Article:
After I picked Georgia Tech to finish sixth in preseason, Paul Johnson got the last laugh in 2014, as Georgia Tech routed Mississippi State in the Capital One Orange Bowl to finish 11-3. It's amazing to think that this team was an ill-timed fumble away from losing at home to Georgia Southern in Week 3, but in some ways that's what made the Yellow Jackets so tough to play against. They would take advantage of turnovers time and time again, forcing offenses to press and perplexing defenses with the triple-option. Unsung quarterback Justin Thomas' confidence grew with each passing week, a new running back seemed to emerge every game and Georgia Tech scored big late-season wins over Clemson and Georgia. No one should sleep on this squad anymore. -- Matt Fortuna

This could be a long list, from doubting Georgia Tech to loving Virginia Tech or perhaps the five straight weeks I argued with Andrea Adelson that Miami was being vastly undervalued. But perhaps the one prediction I got totally wrong from the preseason was about the Hurricanes’ passing game. I said Stacy Coley would blossom into a star, but he’d end up catching TDs from three different QBs. Turned out, Coley didn’t catch a touchdown all year, as the sophomore regressed badly from a standout freshman campaign. Meanwhile, that QB controversy I predicted seemed laughable by mid-September. Brad Kaaya is clearly a rising star, and he held his own all season after being thrown to the wolves as a true freshman on the road in Miami’s opener. In fact, Kaaya led the ACC in touchdown passes, yards per attempt and passer rating. I’ll know better than to doubt him in the future. -- David Hale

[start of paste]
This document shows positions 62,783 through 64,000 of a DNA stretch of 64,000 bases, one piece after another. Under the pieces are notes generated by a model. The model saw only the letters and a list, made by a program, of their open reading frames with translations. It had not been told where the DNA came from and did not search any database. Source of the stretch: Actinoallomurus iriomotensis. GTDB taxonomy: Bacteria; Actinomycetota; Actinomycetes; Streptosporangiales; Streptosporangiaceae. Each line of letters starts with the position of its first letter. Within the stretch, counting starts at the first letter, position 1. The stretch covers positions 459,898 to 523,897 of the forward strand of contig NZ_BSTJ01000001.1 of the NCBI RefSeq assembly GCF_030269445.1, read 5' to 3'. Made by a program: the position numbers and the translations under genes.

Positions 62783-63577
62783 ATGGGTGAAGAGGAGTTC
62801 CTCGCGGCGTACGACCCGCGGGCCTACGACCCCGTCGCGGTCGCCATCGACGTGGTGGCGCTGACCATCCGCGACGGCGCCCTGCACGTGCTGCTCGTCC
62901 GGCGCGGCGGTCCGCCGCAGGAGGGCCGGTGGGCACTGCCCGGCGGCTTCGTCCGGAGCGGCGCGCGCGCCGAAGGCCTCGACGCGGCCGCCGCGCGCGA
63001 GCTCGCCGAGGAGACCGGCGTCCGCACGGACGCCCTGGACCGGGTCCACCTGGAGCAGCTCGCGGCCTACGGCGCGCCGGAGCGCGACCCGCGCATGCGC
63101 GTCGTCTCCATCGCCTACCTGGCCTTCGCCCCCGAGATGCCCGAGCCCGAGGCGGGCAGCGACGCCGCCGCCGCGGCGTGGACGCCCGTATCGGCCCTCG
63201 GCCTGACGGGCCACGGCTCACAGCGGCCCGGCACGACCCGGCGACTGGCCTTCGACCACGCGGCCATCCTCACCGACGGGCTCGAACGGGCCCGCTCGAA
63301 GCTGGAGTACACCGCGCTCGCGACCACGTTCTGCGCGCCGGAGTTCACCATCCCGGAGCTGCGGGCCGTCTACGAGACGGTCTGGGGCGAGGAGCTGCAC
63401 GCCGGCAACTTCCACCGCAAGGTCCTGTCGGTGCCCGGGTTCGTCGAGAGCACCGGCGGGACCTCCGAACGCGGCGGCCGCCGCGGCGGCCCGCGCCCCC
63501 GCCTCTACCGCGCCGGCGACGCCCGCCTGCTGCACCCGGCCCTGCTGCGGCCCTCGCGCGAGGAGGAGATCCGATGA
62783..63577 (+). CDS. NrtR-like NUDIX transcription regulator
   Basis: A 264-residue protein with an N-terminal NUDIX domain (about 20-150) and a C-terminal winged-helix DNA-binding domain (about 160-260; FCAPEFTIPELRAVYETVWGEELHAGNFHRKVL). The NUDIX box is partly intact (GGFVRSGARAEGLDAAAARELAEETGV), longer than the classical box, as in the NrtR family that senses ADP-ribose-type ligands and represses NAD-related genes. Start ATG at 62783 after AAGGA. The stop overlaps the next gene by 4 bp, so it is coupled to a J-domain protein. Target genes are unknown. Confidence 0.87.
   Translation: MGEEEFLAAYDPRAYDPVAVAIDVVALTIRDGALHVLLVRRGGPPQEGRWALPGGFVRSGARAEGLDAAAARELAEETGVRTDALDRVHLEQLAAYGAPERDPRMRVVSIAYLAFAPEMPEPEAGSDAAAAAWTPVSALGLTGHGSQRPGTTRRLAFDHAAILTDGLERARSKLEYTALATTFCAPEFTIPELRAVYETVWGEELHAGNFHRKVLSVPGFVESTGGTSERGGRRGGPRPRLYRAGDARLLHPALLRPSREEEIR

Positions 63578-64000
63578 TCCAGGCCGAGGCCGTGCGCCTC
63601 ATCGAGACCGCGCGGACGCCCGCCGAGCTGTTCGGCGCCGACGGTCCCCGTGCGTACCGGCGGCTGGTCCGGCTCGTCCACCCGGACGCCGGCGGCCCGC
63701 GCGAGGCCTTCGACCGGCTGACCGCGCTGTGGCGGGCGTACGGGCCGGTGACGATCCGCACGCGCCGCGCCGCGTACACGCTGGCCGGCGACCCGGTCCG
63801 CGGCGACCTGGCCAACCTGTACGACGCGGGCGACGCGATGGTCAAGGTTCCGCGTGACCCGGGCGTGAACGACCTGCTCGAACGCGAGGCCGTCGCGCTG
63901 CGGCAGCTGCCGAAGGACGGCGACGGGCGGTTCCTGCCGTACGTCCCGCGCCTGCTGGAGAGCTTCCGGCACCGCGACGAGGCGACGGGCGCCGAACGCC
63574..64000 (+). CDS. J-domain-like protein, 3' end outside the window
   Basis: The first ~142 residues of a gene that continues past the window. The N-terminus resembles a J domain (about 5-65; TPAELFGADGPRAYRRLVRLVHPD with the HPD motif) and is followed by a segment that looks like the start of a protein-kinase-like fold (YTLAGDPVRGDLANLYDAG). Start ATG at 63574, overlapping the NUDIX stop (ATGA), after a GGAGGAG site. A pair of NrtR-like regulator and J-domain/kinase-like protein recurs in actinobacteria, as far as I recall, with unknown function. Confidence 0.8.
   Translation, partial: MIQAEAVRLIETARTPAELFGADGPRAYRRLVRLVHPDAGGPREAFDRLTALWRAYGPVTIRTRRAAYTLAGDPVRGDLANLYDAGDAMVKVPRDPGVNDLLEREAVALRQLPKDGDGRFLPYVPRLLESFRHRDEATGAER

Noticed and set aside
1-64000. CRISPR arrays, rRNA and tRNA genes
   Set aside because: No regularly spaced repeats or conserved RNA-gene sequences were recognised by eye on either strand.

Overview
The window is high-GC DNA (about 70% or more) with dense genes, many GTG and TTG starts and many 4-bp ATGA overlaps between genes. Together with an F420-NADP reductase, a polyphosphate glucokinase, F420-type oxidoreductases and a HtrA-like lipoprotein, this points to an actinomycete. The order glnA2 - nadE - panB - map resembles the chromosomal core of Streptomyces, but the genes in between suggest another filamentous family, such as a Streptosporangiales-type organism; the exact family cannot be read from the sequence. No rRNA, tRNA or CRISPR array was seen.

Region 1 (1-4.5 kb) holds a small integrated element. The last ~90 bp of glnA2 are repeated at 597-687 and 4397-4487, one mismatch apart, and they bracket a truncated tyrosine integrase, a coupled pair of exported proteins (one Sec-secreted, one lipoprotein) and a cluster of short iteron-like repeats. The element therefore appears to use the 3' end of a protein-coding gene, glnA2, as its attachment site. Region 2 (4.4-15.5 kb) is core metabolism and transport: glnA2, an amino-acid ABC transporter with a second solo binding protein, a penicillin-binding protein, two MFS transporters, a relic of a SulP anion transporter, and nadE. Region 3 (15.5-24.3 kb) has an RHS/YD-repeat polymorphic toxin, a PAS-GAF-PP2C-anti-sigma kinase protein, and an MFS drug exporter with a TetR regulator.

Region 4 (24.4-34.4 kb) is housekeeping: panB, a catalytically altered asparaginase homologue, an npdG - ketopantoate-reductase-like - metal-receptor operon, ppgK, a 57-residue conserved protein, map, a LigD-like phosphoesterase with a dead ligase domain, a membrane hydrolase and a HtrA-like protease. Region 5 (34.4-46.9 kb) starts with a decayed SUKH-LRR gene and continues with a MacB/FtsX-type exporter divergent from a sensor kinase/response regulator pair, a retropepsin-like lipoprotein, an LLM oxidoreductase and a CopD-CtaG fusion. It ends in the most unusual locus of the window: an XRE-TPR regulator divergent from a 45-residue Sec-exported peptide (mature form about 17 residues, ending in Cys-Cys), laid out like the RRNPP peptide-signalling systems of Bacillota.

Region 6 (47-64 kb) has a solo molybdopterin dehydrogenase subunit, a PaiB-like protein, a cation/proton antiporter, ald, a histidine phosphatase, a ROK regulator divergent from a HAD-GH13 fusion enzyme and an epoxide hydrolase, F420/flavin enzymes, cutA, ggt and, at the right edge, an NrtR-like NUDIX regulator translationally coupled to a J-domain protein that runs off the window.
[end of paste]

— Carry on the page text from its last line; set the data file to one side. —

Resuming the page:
I thought Miami turned the corner even after the Florida State loss. The Canes were 6-4 at that point and had a true freshman quarterback they could rally around. Instead, the team fell apart and the calls for Al Golden's job returned. It was an embarrassing display to close out the season, and the four-game slide to end 2014 turned up the temperature on Golden's seat. The ACC media picked Miami to win the Coastal -- a pick I did not agree with -- but I still thought the Canes could get to eight wins, especially after what I saw in person Nov. 15. Instead, I'm selling on Miami until it wins a game that matters. -- Jared Shanker